Christoph Croisé, cello; Alexander Panfilov, piano
Avie AV2410

When you think of classical cellists, whose names come to mind? Certainly, Jacqueline du Pré and Yo-Yo Ma, and then there’s Steven Isserlis and Mischa Maisky. Make a note now of another name to add to those ranks, that of Christoph Croisé. He’s only 26, but already has three successful CDs released and now adds a fourth with The Russian Album.

There are two sonatas for cello and piano, one by Rachmaninov, the other by Shostakovich, both played with what can only be described as Russian fire (although I wished that Panfilov could have toned it down a little at times!) This is followed by a short work from the 20th century Russian composer, Rodion Shchedrin, In the style of Albéniz, an unusual piece to say the least, and that’s followed by the March from Prokofiev’s The love for three oranges.

That’s the Russian line-up, but then there’s a bonus track, where Christoph plays a cheeky little two-minute piece composed by the Swiss cellist Thomas Demenga called New York honk. It’s this young man’s mastery of his instrument that enables us quite clearly to imagine New York’s traffic complete with all the bustle and sound of car horns. Altogether a first-class CD and one which lovers of the cello should add to their collections.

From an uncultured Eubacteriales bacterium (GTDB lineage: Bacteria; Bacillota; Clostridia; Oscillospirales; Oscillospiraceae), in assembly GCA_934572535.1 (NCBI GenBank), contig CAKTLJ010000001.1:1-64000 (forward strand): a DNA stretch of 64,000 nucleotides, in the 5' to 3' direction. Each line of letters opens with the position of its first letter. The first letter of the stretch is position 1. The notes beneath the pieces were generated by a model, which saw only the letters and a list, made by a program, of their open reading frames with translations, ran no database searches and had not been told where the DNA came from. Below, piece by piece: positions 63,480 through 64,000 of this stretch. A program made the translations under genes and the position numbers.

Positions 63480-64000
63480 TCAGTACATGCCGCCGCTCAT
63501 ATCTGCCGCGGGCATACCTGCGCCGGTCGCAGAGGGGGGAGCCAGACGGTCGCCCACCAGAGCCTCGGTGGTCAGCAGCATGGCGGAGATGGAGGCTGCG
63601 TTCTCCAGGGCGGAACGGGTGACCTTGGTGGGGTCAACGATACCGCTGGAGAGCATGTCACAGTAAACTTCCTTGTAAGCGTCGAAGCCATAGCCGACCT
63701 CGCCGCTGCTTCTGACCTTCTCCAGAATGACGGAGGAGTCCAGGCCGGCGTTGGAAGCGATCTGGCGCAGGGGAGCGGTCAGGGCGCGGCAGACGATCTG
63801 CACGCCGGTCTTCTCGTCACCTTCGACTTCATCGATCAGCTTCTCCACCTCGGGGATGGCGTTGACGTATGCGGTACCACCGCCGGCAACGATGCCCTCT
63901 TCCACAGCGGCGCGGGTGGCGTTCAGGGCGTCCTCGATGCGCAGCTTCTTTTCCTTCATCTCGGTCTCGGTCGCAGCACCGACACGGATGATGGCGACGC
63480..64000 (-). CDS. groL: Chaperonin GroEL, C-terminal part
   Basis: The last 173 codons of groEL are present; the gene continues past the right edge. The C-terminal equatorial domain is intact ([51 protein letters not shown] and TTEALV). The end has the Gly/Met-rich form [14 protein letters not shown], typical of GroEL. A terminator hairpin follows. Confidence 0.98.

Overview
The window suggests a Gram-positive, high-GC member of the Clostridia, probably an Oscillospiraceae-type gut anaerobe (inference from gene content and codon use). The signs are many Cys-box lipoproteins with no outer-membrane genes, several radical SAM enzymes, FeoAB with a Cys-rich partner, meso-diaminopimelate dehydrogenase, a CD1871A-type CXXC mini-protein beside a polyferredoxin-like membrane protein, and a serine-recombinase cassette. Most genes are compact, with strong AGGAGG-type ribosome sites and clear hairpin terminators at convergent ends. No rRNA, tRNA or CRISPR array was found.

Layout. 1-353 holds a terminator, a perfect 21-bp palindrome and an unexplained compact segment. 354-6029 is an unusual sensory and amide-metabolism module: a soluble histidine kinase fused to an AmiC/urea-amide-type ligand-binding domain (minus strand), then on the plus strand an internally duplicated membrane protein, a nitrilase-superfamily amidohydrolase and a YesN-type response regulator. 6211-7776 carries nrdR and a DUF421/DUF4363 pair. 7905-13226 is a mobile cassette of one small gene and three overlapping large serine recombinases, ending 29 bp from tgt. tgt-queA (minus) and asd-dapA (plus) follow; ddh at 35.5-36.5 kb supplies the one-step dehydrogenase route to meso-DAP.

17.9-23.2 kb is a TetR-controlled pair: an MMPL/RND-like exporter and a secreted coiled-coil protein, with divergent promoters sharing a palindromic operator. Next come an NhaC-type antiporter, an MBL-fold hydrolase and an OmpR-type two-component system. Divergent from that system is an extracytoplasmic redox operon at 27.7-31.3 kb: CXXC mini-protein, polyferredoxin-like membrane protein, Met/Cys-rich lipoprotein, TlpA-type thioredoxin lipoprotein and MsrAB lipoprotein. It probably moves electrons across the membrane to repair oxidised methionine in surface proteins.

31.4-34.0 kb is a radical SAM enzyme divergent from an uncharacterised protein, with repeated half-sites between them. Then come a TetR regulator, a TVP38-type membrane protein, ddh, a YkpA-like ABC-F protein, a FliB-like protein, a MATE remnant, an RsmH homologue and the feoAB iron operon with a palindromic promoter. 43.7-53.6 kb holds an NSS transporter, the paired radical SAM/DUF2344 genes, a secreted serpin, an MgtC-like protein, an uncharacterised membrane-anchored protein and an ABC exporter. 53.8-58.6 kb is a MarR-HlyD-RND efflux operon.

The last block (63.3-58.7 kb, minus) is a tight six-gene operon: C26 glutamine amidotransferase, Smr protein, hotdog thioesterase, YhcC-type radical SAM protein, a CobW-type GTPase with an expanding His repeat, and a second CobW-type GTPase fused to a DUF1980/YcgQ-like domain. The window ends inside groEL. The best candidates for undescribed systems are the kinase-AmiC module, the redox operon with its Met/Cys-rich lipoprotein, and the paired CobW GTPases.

Michael Morton-Evans

Sydney Symphony Hour

​Sydney Symphony Hour​
​with Andrew Bukenya 

Tune in from 1pm on the second Tuesday of every month for Sydney Symphony Hour!

Andrew Bukenya looks ahead at the SSO concerts for the upcoming month, perhaps with some special interviews and guests!

Listen to the February program on demand

Andrew with previous Sydney Symphony Hour Guests

Fine Music Sydney, Celebrating 45 Years

2MBS-FM/Fine Music attracted many talented individuals, some of whom were frustrated at the lack of broadcast classical music and other minority genres.

This is a random sample of the station’s photo archives – people involved from Day 1 (15 December 1974) to mid 80s.

Sadly, some are no longer with us – having moved on to other things or deceased. We are proud of our volunteer team which tends to be around 250 at any one time.

If you think you know anyone in the above picture, you can check their names below!

From the Chair

David James

This month, we not only celebrate the official opening of 2MBS-FM 45 years ago but we reveal our rebranding in line with the expectations of our audience. For too long we have promoted ourselves as ‘FM’ with a lesser regard for the other delivery channels: digital (DAB+) and streaming.

We are now Fine Music Sydney and our name encompasses all the delivery platforms available to us as well as identifying the station’s geographical source.

This month, we not only celebrate the official opening of 2MBS-FM 45 years ago but we reveal our rebranding in line with the expectations of our audience. For too long we have promoted ourselves as ‘FM’ with a lesser regard for the other delivery channels: digital (DAB+) and streaming. We are now Fine Music Sydney and our name encompasses all the delivery platforms available to us as well as identifying the station’s geographical source.